When it comes to building Drupal sites with a team of developers, there's perhaps nothing more important than establishing a productive workflow.
This post is part of the "All you need to know to become a great Drupal developer" blog series.
The Migrate module provides services for migrating data from various sources (other CMS frameworks, external web services, or other Drupal installations) into the local Drupal environment. It has been used to migrate sites such as The Economist, Examiner.com, Stanford Law School, and PayPal and eBay's developer forums (x.com) to Drupal.
Migrate 2.6 is now in beta. Today I will cover some of the most significant changes at the framework level, for those who have been developing their data migrations using Migrate 2.5 and earlier. There have also been significant UI changes, and the introduction of a framework for implementing wizard-style UIs for defining migrations, which will be covered in future posts.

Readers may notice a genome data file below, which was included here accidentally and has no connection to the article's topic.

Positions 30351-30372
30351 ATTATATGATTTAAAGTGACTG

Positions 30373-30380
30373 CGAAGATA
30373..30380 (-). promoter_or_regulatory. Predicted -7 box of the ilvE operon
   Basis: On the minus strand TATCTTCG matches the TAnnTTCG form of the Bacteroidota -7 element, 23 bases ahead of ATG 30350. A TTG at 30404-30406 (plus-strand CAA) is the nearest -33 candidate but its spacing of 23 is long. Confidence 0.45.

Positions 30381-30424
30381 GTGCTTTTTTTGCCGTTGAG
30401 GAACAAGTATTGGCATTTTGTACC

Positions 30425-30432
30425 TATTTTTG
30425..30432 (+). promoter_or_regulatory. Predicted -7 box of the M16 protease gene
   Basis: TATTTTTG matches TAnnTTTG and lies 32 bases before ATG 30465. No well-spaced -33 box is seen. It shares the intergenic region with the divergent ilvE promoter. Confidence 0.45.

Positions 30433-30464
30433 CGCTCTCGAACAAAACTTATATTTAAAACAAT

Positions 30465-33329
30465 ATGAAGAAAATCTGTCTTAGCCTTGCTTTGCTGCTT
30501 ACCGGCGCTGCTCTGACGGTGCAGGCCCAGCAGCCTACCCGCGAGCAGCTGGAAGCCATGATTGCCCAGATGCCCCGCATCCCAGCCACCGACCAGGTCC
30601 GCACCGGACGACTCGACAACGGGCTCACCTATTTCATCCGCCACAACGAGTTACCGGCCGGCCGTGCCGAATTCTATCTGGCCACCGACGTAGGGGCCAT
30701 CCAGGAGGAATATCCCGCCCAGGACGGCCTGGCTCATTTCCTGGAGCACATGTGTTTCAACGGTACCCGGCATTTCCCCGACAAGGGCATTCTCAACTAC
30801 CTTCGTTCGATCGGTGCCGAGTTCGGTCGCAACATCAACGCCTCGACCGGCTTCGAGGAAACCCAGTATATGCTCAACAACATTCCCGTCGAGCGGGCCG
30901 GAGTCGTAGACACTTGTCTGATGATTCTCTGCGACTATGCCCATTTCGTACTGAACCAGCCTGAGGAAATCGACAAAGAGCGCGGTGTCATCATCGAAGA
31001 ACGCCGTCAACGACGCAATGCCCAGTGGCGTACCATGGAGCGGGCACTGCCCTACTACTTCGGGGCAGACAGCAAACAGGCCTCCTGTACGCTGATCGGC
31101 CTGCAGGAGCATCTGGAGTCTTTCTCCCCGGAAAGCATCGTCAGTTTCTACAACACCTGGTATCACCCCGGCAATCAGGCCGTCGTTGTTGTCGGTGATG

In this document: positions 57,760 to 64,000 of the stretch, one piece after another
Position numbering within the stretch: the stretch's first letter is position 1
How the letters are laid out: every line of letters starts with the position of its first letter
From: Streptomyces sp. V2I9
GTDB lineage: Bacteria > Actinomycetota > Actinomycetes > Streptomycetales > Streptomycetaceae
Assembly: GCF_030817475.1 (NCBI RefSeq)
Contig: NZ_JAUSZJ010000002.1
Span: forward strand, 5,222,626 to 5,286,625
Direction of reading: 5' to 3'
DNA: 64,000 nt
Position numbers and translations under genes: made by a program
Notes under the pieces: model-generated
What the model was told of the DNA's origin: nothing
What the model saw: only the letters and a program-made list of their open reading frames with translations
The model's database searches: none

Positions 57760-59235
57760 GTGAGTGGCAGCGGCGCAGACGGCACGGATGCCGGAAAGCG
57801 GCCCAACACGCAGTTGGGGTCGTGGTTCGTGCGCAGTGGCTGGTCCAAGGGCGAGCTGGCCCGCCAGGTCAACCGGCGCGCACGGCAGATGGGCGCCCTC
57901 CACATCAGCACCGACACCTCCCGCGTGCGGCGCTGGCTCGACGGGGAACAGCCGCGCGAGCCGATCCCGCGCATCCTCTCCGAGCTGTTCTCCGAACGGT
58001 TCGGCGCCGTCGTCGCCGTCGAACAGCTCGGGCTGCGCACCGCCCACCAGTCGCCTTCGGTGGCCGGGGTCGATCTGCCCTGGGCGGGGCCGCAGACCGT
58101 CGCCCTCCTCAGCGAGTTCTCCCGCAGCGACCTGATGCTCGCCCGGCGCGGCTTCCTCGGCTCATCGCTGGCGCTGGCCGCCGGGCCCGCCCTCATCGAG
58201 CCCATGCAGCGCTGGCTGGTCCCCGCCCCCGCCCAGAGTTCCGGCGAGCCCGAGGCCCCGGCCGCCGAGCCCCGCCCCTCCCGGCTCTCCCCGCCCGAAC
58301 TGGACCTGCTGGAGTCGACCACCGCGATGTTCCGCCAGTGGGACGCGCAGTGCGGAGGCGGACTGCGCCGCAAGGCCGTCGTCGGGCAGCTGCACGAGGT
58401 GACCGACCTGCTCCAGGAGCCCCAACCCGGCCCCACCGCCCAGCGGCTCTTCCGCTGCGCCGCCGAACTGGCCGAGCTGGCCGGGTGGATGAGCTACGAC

Security issues are created in custom code when developers cut corners during development or don't make proper use of the APIs, among other reasons.
In this article, I’m going to show you a few methods to separate your public site from the vulnerable parts of your administration area.
[Update 09/09/2013] I mentioned below that we'd make our scripts available for setting up BPF.